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Re: [PATCH] Manual should discourage mixing TEMP_FAILURE_RETRY and close

OndÅej BÃlka wrote:
> On Tue, Dec 03, 2013 at 01:05:21PM -0500, Mark Mentovai wrote:
>> When the close system call is interrupted by a signal, the state of its
>> file descriptor argument is not specified[1]. On Linux, a close that
>> fails with EINTR must not be restarted because the file descriptor is
>> guaranteed to have been closed at that point[2]. Note that the kernel
>> itself never restarts a close when SA_RESTART is set or when no
>> user-space signal handler is present[3].
> This is linux problem, POSIX now says
> If close( ) is interrupted by a signal that is to be caught, then it
> is unspecified whether it returns -1 with errno set to [EINTR] with
> fildes remaining open, or returns -1 with errno set to [EINPROGRESS]
> with fildes being closed, or returns 0 to indicate successful
> completion; except that if POSIX_CLOSE_RESTART is defined as 0, then
> the option of returning -1 with errno set to [EINTR] and fildes
> remaining open shall not occur. If close() returns -1 with errno set
> to [EINTR], it is unspecified whether fildes can subsequently be
> passed to any function except close( ) or posix_close( ) without error.
> For all other error situations (except for [EBADF] where fildes was
> invalid), fildes shall be closed. If fildes was closed even though
> the close operation is incomplete, the close operation shall continue
> asynchronously and the process shall have no further ability to track
> the completion or final status of the close operation.

Linux (the kernel) doesnât implement that behavior yet, and it may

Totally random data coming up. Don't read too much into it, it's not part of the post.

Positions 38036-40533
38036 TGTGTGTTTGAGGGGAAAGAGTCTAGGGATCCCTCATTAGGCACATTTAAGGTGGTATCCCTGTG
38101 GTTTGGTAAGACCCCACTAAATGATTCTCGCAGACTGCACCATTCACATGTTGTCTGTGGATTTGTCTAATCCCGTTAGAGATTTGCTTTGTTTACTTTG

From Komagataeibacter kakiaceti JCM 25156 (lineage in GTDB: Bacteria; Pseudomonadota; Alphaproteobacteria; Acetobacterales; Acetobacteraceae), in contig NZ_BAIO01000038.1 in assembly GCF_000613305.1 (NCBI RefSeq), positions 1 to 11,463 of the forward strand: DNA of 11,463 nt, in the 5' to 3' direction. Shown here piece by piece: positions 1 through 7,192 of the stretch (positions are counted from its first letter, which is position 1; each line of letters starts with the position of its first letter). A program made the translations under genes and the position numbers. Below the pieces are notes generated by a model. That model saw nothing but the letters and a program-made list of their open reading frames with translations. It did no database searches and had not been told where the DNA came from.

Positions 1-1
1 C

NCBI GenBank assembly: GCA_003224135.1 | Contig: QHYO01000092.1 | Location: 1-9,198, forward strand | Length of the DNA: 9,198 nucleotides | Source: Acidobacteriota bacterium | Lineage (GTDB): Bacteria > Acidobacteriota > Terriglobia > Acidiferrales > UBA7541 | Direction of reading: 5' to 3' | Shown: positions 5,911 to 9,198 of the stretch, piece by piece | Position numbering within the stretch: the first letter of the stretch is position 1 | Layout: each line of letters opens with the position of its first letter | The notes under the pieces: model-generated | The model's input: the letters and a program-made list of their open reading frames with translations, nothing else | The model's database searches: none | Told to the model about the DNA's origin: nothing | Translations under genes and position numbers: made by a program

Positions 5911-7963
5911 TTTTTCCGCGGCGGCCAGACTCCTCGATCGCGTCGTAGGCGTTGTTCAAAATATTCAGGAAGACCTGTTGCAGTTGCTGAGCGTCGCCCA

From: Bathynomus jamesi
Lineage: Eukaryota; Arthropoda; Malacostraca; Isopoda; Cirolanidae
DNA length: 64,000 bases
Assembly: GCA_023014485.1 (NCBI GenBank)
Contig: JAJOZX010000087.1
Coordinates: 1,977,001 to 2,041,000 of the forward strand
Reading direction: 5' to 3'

never. In the absence of a workaround in glibc to map close EINTR
failures to EINPROGRESS, the glibc documentation currently recommends
doing something dangerous on Linux.

My proposed documentation patch doesnât say that itâs never right to
mix TEMP_FAILURE_RETRY with close, but it does say that they shouldnât
be combined on Linux.

>> Because glibc is widely used on Linux, its documentation should state
>> affirmatively that the TEMP_FAILURE_RETRY, which restarts interrupted
>> system calls that fail with EINTR, is not to be used with close on
>> Linux. Examples in glibc documentation should avoid recommending
>> wrapping close with TEMP_FAILURE_RETRY.
>> [1]
>> [2]
>> [3]
>> 2013-12-03  Mark Mentovai  <>
>>       * manual/llio.texi (Opening and Closing Files): Document that
>>       TEMP_FAILURE_RETRY should not be used with close on Linux.
>>       (Duplicating Descriptors): Don't wrap close in TEMP_FAILURE_RETRY
>>       in example code.
>> ---
>>  manual/llio.texi | 10 ++++------
>>  1 file changed, 4 insertions(+), 6 deletions(-)
>> diff --git a/manual/llio.texi b/manual/llio.texi
>> index b6c9260..f04a2cf 100644
>> --- a/manual/llio.texi
>> +++ b/manual/llio.texi
>> @@ -253,11 +253,9 @@ The @var{filedes} argument is not a valid file descriptor.
>>  @item EINTR
>>  The @code{close} call was interrupted by a signal.
>>  @xref{Interrupted Primitives}.
>> -Here is an example of how to handle @code{EINTR} properly:
>> -
>> -@smallexample
>> -TEMP_FAILURE_RETRY (close (desc));
>> -@end smallexample
>> +On Linux, @code{close} will have closed its file descriptor argument even when
>> +reporting @code{EINTR}.  It is not safe to retry calling @code{close} in this
>> +case, as would be done when wrapped in the @code{TEMP_FAILURE_RETRY} macro.
>>  @item ENOSPC
>>  @itemx EIO
>> @@ -2765,7 +2763,7 @@ if (pid == 0)
>>      @dots{}
>>      file = TEMP_FAILURE_RETRY (open (filename, O_RDONLY));
>>      dup2 (file, STDIN_FILENO);
>> -    TEMP_FAILURE_RETRY (close (file));
>> +    close (file);
>>      execv (program, NULL);
>>    @}
>>  @end smallexample
>> --

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